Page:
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David C. Hoskins, Attorney at Law


Discussion of the purpose of bankruptcy and how it works.

What Does Bankruptcy Do?

Posted by DaveHoskins on January 13, 2013


Bankruptcy gives you a fresh start. Even though you sincerely promised to pay your debts, your medical bills and all your credit card charges, you no longer have the same job or money in the bank for a rainy day.  Now you have barely enough to pay for the basics like food, clothing, and shelter. Collectors are calling you constantly, and there's no understanding -- just unreasonable, persistent, and rude demands for money that you don't have. How can filing bankruptcy help you?

Filing bankruptcy stops all the phone calls and threatening letters. It stops the lawsuits; it stops the garnishment of your wages.  The foreclosure of your home stops and the repo man stops looking for your car.  You can stop worrying about it all. Upon the filing of bankruptcy, a court order called the automatic stay stops all your creditors, their collection agents, and their attorneys. Filing bankruptcy gives you a debt relief order, which forces your creditors to stop and wait for the bankruptcy court to issue orders.

Upon filing for bankruptcy, you have to list all of your property and its value. You will also have to list all of your creditors, that is, all the people and companies to whom you owe money. You will have to list your friends and family too, if you owe them money. You have to list the IRS and Colorado Department of Revenue, if you owe taxes, even though those debts won't be discharged. You also have to list your student loans, although you'll still have to pay them.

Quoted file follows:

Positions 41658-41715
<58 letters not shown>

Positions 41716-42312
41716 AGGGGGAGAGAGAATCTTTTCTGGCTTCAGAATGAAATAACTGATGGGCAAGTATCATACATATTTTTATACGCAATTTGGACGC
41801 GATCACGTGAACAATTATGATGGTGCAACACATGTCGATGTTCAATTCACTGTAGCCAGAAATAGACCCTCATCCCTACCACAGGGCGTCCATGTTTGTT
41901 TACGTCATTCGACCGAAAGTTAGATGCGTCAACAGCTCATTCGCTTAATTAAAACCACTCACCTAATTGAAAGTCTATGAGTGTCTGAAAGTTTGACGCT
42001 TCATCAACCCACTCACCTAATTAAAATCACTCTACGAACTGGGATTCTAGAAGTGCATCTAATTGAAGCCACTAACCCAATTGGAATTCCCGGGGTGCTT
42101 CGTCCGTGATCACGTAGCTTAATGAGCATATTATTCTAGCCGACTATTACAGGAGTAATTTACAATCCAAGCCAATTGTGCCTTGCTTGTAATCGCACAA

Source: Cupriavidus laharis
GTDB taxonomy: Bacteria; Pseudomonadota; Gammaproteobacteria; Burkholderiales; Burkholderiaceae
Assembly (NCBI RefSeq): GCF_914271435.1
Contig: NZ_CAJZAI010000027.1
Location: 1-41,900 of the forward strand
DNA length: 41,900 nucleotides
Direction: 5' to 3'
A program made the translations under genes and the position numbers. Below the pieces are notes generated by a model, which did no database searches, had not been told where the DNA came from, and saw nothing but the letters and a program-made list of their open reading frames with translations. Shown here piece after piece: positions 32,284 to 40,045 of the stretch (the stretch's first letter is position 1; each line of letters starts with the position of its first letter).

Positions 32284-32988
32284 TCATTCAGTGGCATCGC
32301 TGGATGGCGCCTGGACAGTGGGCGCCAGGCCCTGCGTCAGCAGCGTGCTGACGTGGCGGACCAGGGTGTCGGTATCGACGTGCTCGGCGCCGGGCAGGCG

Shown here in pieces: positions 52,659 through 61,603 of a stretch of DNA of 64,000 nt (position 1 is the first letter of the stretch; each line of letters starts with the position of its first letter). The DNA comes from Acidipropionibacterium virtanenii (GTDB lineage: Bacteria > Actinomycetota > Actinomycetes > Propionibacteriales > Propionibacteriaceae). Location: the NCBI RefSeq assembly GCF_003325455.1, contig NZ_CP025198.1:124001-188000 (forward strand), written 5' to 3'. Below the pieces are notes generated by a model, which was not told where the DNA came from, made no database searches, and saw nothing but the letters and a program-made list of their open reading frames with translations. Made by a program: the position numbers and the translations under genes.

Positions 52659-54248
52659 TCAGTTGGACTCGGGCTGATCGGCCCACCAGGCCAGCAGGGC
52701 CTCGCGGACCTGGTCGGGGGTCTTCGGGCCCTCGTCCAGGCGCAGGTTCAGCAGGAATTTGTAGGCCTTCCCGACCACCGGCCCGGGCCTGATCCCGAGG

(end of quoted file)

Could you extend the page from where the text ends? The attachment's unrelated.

When filing bankruptcy, you will also have to reveal what your income is now, and what it has been in the recent past. Other important recent financial transactions will have to be listed like what lawsuits have been filed; which creditors you have been paying; whether you have sold, given, or transferred property recently; where you have lived; and what names you have used.

After filing for bankruptcy, you will have to attend a creditors' meeting. At that meeting, the trustee will ask you questions to make sure you have properly identified yourself and that you are eligible for a bankruptcy discharge.  Then the trustee will make sure that the information you have provided is accurate. In a chapter 7 bankruptcy, the trustee is mostly interested in finding non-exempt assets; that is, assets that are not protected, such as an unpaid tax refund from the IRS. In a chapter 13 bankruptcy, the trustee wants to know whether you will be paying all of your disposable income to your creditors.

At the end of the day, you will get a bankruptcy discharge of your debts. In chapter 7 bankruptcy, all debt will be discharged except taxes, student loans, divorce and family support debts, and debts arising from criminal cases. In chapter 13 bankruptcy, all non-dischargeable taxes and family support will be paid by you, other divorce related debt will be discharged, and all debt except student loans, criminal liabilities, and secured debt (unless you surrender the collateral to the lender) will be discharged.

Filing bankruptcy is the last resort, but bankruptcy is there when you need it. When you need it, it's worth the effort. You'll get a fresh start and have a life after bankruptcy.

Next: What is the bankruptcy process? How often may you file bankruptcy?



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Email me. I'm an experienced bankruptcy attorney. Do you have bankruptcy questions? Go ahead, ask! I’m here to offer bankruptcy HELPHelping to Educate you on bankruptcy Laws, and the Practical solutions to getting a fresh start.

The statements of law made here are general statements of law, effective at the time published and subject to change from time to time. These statements are not intended, nor may they be construed, to be applicable to any particular set of factual circumstances nor to any particular person. I recommend that all readers seek the assistance and advice of an experienced bankruptcy lawyer for guidance in their particular circumstances.

© Copyright 2013 David C. Hoskins, licensed Colorado lawyer